Allergic reactions: General allergic reactions, including pruritus, as well as rare and sometimes serious allergic reactions such as hypersensitivity, nummular eczema, urticaria, and hypersensitivity vasculitis have been reported in clinical studies. If signs or symptoms of serious allergic reactions occur, treatment with Praluent must be discontinued and appropriate symptomatic treatment initiated.
Renal impairment: In clinical studies, there was limited representation of patients with severe renal impairment (defined as eGFR<30 mL/min/1.73 m²). Praluent should be used with caution in patients with severe renal impairment.
Hepatic impairment: Patients with severe hepatic impairment (Child-Pugh C) have not been studied. Praluent should be used with caution in patients with severe hepatic impairment.
Most common adverse reactions were local injection site reactions, upper respiratory tract signs and symptoms, and pruritus. Most common adverse reactions leading to treatment discontinuation in patients treated with Praluent were local injection site reactions.
No difference in the safety profile was observed between the two doses (75 mg and 150 mg) used in the phase 3 program.
See prescribing information for full details.
Effects of alirocumab on other medicinal products: Since alirocumab is a biological medicinal product, no pharmacokinetic effects of alirocumab on other medicinal products and no effect on cytochrome P450 enzymes are anticipated.
Effects of other medicinal products on alirocumab: Statins and other lipid-modifying therapy are known to increase production of PCSK9, the protein targeted by alirocumab. This leads to the increased target-mediated clearance and reduced systemic exposure of alirocumab. Compared to alirocumab monotherapy, the exposure to alirocumab is about 40%, 15%, and 35% lower when used concomitantly with statins, ezetimibe and fenofibrate, respectively. However, reduction of LDL-C is maintained during the dosing interval when alirocumab is administered every two weeks.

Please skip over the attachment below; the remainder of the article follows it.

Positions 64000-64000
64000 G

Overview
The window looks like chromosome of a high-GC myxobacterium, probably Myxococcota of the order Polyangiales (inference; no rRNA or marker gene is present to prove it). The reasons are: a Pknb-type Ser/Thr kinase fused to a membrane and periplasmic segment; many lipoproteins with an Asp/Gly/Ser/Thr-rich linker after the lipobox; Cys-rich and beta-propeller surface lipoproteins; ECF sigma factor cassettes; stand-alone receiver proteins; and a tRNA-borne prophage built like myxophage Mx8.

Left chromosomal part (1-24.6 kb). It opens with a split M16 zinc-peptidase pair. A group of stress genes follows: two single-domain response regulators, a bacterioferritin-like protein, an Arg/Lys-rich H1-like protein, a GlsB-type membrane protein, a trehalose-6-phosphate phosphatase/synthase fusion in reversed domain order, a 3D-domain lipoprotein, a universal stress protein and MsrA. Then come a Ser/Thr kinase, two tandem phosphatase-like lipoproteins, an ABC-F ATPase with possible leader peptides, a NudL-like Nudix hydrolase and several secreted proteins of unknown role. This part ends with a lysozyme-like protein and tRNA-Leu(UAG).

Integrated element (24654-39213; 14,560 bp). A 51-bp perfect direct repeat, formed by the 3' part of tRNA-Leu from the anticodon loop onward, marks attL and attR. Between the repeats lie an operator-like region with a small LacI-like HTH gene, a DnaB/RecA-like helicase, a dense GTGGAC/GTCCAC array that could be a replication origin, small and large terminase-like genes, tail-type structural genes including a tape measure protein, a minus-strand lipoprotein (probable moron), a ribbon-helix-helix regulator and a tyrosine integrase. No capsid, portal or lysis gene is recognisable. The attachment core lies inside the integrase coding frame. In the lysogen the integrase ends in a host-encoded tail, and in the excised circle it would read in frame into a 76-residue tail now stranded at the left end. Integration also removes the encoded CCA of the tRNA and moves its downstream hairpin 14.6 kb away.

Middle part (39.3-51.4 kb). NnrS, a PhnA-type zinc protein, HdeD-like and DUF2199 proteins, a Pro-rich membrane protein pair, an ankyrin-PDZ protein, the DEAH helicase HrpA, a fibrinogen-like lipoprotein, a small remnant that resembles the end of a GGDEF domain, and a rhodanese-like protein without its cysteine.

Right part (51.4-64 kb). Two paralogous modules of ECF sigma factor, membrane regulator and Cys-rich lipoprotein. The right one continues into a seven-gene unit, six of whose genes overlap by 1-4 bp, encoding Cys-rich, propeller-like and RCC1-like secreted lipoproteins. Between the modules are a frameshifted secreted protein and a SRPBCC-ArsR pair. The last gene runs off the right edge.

Pregnancy and Lactation
Pregnancy: There are no data from the use of Praluent in pregnant women. Alirocumab is a recombinant IgG1 antibody, therefore it is expected to cross the placental barrier.
The use of Praluent is not recommended during pregnancy unless the clinical condition of the woman requires treatment with alirocumab.
Breast-feeding: It is not known whether alirocumab is excreted in human milk. Human immunoglobulin G (IgG) is excreted in human milk, in particular in colostrum; the use of Praluent is not recommended in breast-feeding women during this period. For the remaining duration of breast-feeding, exposure is expected to be low. Since the effects of alirocumab on the breast-fed infant are unknown, a decision should be made whether to discontinue nursing or to discontinue Praluent during this period.
See prescribing information for full details.
In controlled clinical studies, no safety issues were identified with more frequent dosing than the recommended every 2 week dosing dosing schedule. There is no specific treatment for Praluent overdose. In the event of an overdose, the patient should be treated symptomatically, and supportive measures instituted as required.
Storage: Store in a refrigerator (2°C – to 8°C). Do not freeze.
Praluent can be stored outside the refrigerator (below 25 °C) protected from light for a single period not exceeding 30 days. After removal from the refrigerator, the medicinal product must be used within 30 days or discarded.